When our organizations take on significant change initiatives – let’s say we are asking thousands of employees to use a major new system – we often admit afterward that we did a terrible job with organizational change management. It’s commonly cited as the reason why a good idea never entirely made it into great execution or why the big dollars of its business case did not materialize. If we all know this, what are we missing? Part of the reason is that we think of change management as a separate thing on our checklist, a thing that gets lost in the heat of prioritization. Another reason is that nobody can quite put their finger on a change management model that fits. This is understandable because all change methods are somehow wrong and yet useful at the same time.

We should probably change our perspective on change. After all, the capability to change is a strategic imperative. First, let’s look at what is out there, which is helpful. There’s the technical side of change, and then there’s the human side. If I were to combine my favorite approaches to managing change, there would be three tracks: the personal journey, the organizational journey, and program management.


How do individuals react to change? Luckily, there are some helpful guides. The Bridge method points out that change occurs in phases – the end of things, the search for a neutral zone, and finally, the new beginning, the acceptance of the purpose. It works because it makes us acknowledge the loss and the end of the past. Another classic model is the Kubler-Ross 5 Stages: denial, anger, depression, bargaining, and acceptance. Both models help if you are building a communications plan.

Outside of the traditional change models, there is also what we know about how the brain works. We spend most of our lives at work managing, selling and communicating based on ‘How?’ and ‘What?’. How does our product X work? What should the new initiative Y do for employees? As much as we all like to think we are ruthlessly objective and grounded in facts, it turns out that the part of the brain that deals with emotion is the same part that makes decisions.

Despite our best assumptions, people are making decisions based on how they feel. In any change management strategy, focusing on answering the question of ‘Why?’ is the way to lead. People yearn to find purpose in their work – whether they admit it to themselves or not – so nailing the answer to the question of why something is essential becomes key to helping people with change. It should also be the central campaign message in all communications. Behavioral change happens at the emotional level and not on the intellectual level.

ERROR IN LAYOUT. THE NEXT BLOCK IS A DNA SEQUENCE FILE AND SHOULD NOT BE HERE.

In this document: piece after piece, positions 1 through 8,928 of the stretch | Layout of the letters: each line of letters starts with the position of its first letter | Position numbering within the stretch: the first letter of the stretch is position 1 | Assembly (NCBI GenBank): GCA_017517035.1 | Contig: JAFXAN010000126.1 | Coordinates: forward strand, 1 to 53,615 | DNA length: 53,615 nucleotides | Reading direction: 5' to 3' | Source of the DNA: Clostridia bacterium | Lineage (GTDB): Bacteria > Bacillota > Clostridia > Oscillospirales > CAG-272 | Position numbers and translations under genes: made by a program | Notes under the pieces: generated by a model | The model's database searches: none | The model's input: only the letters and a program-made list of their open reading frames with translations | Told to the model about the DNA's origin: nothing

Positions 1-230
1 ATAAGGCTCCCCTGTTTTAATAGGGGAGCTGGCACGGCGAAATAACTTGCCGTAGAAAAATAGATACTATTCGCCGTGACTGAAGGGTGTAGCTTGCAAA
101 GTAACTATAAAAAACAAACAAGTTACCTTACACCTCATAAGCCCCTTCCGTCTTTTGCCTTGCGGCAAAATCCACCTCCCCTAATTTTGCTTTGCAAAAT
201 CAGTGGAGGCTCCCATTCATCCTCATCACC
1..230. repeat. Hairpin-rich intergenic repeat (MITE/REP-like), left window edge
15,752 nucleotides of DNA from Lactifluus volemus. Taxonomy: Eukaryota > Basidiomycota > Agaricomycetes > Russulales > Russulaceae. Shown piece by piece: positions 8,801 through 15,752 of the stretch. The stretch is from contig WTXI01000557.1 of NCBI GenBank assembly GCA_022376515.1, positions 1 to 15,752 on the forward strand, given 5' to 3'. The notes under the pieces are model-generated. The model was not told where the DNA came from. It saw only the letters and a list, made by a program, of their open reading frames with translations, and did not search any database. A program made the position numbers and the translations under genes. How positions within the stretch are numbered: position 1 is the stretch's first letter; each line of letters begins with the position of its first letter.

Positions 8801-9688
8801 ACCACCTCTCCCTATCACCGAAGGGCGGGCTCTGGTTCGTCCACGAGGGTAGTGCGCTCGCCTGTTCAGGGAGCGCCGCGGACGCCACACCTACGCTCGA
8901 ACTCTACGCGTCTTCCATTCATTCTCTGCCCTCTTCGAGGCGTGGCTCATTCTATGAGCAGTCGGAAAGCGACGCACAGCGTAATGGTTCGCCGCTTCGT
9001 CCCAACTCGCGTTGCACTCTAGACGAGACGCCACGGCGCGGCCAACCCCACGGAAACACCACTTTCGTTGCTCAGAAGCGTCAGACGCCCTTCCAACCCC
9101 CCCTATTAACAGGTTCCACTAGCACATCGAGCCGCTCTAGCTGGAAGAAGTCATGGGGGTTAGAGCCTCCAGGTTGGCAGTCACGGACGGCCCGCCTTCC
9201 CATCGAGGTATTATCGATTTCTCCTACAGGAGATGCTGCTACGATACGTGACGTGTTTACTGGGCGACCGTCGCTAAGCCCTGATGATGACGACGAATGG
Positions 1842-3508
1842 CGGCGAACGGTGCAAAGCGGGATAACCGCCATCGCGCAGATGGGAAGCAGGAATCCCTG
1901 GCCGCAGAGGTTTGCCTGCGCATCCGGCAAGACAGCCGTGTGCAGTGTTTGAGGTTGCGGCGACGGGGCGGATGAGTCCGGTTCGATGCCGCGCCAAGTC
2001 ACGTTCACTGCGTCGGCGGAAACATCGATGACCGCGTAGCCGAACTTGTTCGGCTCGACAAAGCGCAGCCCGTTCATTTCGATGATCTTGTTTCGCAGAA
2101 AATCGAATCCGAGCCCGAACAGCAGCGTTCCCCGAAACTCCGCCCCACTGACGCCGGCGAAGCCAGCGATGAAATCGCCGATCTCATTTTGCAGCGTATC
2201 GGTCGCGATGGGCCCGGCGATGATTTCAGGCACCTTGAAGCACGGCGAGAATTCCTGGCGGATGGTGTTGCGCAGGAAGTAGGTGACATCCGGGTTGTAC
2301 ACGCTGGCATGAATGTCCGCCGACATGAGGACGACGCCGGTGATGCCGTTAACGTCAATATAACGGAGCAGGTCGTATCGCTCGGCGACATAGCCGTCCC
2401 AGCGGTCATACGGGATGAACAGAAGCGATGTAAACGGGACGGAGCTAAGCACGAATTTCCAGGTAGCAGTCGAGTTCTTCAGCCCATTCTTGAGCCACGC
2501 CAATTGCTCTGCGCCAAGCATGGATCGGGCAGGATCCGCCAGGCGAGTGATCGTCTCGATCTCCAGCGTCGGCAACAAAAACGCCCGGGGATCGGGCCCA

There are a couple of guides I like for the organizational direction. One is the technology adoption curve by Rogers, based on the theory of diffusion of innovation. It uses a bell curve to show the acceptance of a new product by different groups, according to their characteristics; some people are early adopters by nature, while others are incorrigible laggards.


The theory goes that you need to build up momentum and get squarely into the Early Majority box with your onboarding of people before you experience a tipping point that brings everyone else along. I like the approach of using this to identify the different groups in the organization and using various means to engage them.

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As far as organizational methods go, I prefer the Prosci ADKAR model.

This works very well as a checklist. It gives us all the right pointers for building a plan that incorporates training and communications at the right times. I also like to add something – the role of leadership and program management.



To be clear, by ‘program management,’ I mean the management of everything, technical and human, to plan and deliver a great solution on an epic scale. Excellent program management implies the ability to deal with enormous complexity and align large numbers of people. What we believe leads to greatness is a big topic on its own; however, success is the result of many processes working in combination with the same goal.

Successful management of programs = 

Program management1


I believe that organizational change is best as a blend of understanding psychology – the personal journey – plus strong program management. Excellent program management is more than managing by checklist. Managing change is not an ‘add on’ to program management, and program management is not an optional extra for organizational change management: they are the integrated halves of the best solution. It is left-brain leadership meeting right-brain leadership, an equal focus on the technical and the human, execution brilliance, and emotional intelligence.

The change management models are helpful guides and checklists. Often it is best to combine elements of each. My biggest piece of advice? Don’t think of change management as something to do when all the other work is done: build it into the overall approach to solution design and implementation.